By Lt. Col. Harold E. Raugh, Jr., Ph.D., U.S. Army (Ret.)
The German U-boat U-505 was, according to author James E. Wise, Jr., “probably one of the unluckiest U-boats in Adolf Hitler’s submarine service during World War II.” After being involved in a series of unfortunate incidents, coupled with poor leadership and “mysterious equipment malfunctions,” in June 1944, U-505 became the first enemy combatant ship to be captured by the U.S. Navy in battle on the high seas since the War of 1812.
The final resting place of U-505 was not the bottom of the sea. It was, quite unexpectedly—and still is—on permanent display at the Museum of Science and Industry in Chicago. The unparalleled odyssey of the U-505 is chronicled by Wise with a crisp and detailed narrative supported by scores of fascinating photographs in U-505: The Final Journey (Naval Institute Press, Annapolis, MD, 2005, 204 pp., maps, illustrations, appendices, works consulted, $32.95, hardcover).
The 750-ton, 252-foot U-505 was launched from Hamburg, Germany, in May 1941. Larger than earlier submarines, U-505 could carry extra fuel, giving it a surface cruising range of 13,450 miles. This gave U-505 the opportunity to operate thousands of miles from its base as a “lone wolf,” and not in a wolfpack with other U-boats.
U-505 sailed initially to the German submarine base at Lorient on the French coast. Its second war patrol, during which it sank 25,000 tons of shipping in 86 days at sea, was conducted mainly off West Africa. A third war patrol in the Caribbean followed, as did a new captain, as the submarine war began to favor the Allies. Aborted missions and bad luck then seemed to follow the U-505, and the second captain shockingly committed suicide in the control room.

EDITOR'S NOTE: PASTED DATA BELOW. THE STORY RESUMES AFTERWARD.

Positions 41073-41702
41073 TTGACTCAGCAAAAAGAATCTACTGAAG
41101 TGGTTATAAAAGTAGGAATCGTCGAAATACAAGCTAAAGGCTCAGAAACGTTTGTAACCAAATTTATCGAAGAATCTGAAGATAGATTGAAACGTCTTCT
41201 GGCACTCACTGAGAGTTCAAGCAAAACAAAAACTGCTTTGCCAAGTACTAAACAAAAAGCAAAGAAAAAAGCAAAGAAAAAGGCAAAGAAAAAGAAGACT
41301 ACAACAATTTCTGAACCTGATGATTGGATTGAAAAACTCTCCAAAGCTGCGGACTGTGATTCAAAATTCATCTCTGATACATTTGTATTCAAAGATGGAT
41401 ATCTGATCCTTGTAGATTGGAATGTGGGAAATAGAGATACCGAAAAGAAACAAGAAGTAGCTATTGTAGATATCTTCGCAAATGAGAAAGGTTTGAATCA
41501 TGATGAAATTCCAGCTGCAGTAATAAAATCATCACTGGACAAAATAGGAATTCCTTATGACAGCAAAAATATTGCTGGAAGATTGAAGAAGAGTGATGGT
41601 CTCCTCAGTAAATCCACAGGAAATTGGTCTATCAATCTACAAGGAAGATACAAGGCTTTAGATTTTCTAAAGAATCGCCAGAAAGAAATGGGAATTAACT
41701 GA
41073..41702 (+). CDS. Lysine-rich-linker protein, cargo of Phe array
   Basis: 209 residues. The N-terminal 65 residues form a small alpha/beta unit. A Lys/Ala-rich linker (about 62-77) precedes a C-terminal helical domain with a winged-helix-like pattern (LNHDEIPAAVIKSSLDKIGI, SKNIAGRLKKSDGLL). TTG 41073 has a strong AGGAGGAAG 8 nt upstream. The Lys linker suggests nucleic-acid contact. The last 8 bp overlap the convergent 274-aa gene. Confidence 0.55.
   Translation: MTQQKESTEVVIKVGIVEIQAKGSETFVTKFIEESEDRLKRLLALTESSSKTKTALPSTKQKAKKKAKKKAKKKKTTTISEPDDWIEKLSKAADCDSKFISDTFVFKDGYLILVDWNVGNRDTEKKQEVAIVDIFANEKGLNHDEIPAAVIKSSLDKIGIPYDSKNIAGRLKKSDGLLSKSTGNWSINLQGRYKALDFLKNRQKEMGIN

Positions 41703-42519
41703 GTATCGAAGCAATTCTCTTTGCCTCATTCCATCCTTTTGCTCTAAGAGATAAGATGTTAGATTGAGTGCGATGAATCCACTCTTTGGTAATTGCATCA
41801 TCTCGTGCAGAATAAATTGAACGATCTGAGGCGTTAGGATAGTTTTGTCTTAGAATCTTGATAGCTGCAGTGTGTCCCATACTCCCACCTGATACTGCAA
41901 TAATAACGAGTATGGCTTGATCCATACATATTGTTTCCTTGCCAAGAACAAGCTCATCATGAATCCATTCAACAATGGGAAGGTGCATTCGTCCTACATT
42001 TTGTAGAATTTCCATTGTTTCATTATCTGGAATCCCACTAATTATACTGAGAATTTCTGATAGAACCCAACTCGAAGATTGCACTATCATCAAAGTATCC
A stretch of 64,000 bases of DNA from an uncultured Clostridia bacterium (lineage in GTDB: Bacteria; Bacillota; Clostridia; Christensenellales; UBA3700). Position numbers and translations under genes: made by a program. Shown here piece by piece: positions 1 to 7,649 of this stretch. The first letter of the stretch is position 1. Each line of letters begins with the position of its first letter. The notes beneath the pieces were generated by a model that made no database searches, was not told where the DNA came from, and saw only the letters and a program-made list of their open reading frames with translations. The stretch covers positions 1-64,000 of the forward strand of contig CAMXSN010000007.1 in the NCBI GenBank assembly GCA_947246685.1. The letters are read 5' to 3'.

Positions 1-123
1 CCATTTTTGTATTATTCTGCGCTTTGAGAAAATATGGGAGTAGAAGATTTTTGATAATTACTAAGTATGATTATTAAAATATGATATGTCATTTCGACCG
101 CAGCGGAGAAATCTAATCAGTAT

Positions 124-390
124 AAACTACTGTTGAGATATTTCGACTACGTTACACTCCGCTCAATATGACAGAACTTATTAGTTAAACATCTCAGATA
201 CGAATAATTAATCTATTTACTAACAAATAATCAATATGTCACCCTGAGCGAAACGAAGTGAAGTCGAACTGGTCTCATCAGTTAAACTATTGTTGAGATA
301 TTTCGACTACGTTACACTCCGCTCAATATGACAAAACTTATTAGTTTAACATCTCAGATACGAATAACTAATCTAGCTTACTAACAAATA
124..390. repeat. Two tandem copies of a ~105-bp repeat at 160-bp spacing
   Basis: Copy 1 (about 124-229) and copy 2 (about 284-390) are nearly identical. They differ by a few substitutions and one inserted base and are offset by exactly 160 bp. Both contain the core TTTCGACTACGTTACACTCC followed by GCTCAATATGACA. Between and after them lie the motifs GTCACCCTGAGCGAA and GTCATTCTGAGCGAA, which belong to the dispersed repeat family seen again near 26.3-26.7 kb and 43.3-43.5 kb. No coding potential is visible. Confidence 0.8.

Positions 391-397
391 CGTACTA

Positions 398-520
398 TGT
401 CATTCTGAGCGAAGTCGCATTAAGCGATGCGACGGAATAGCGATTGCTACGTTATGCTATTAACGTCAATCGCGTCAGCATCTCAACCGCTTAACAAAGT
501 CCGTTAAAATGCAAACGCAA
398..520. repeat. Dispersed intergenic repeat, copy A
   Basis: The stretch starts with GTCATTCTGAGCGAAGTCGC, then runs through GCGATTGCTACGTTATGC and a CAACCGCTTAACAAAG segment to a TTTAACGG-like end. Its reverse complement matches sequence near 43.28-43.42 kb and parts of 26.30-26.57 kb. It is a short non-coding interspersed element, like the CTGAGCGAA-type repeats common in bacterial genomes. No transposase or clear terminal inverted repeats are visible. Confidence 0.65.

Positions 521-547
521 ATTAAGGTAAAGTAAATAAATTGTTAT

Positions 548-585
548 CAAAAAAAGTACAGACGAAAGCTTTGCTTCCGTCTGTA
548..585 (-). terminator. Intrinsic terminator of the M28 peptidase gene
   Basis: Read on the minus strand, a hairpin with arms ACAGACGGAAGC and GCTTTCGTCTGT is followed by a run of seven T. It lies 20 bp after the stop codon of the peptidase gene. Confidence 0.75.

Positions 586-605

U-505’s last patrol was also off the coast of West Africa. U.S. Navy Task Group 22.3, consisting of the escort carrier Guadalcanal (CVE-60), four destroyers, and an air group commanded by Captain Daniel V. Gallery, sailed for Casablanca to refuel in early June 1944. On the way, aircraft reported radar contacts with U-505. U.S. depth charges caught the U-boat completely by surprise and forced it to the surface. Boarding party members quickly closed U-505’s open valves and saved the boat from being scuttled. Among the prizes captured were two Enigma machines and codebooks.
U-505 was towed to Bermuda, renamed the USS Nemo, and guarded for the rest of the war. When the war ended, the boat visited ports to help sell war bonds.
Gallery’s brother recommended that U-505 be brought to Chicago, Gallery’s hometown, and made into a “memorial to the thousands of seamen who had lost their lives in the two great Battles of the Atlantic.” The Museum of Science and Industry, after active campaigning, received title to the former German submarine in 1954. U-505 was towed from Portsmouth, N.H. through the Great Lakes, and to its place on reinforced concrete cradles near the museum.
In 2001, a study revealed that almost a half-century of exposure to the elements and over 24 million visitors had taken their toll on U-505’s condition. Accordingly, a new underground, self-enclosed exhibition hall was constructed, and U-505 was renovated and moved to its new permanent location in 2004.
This outstanding book, which also describes submarine warfare and World War II strategy in general, helps one experience the living legacy of U-505 today.
Recent and Recommended
American Iliad: The 18th Infantry Regiment in World War II, by Robert W. Baumer with Mark J. Reardon, Aberjona Press, Bedford, PA, 2004, 415 pp., illustrations, maps, appendices, notes, index, $24.95, softcover.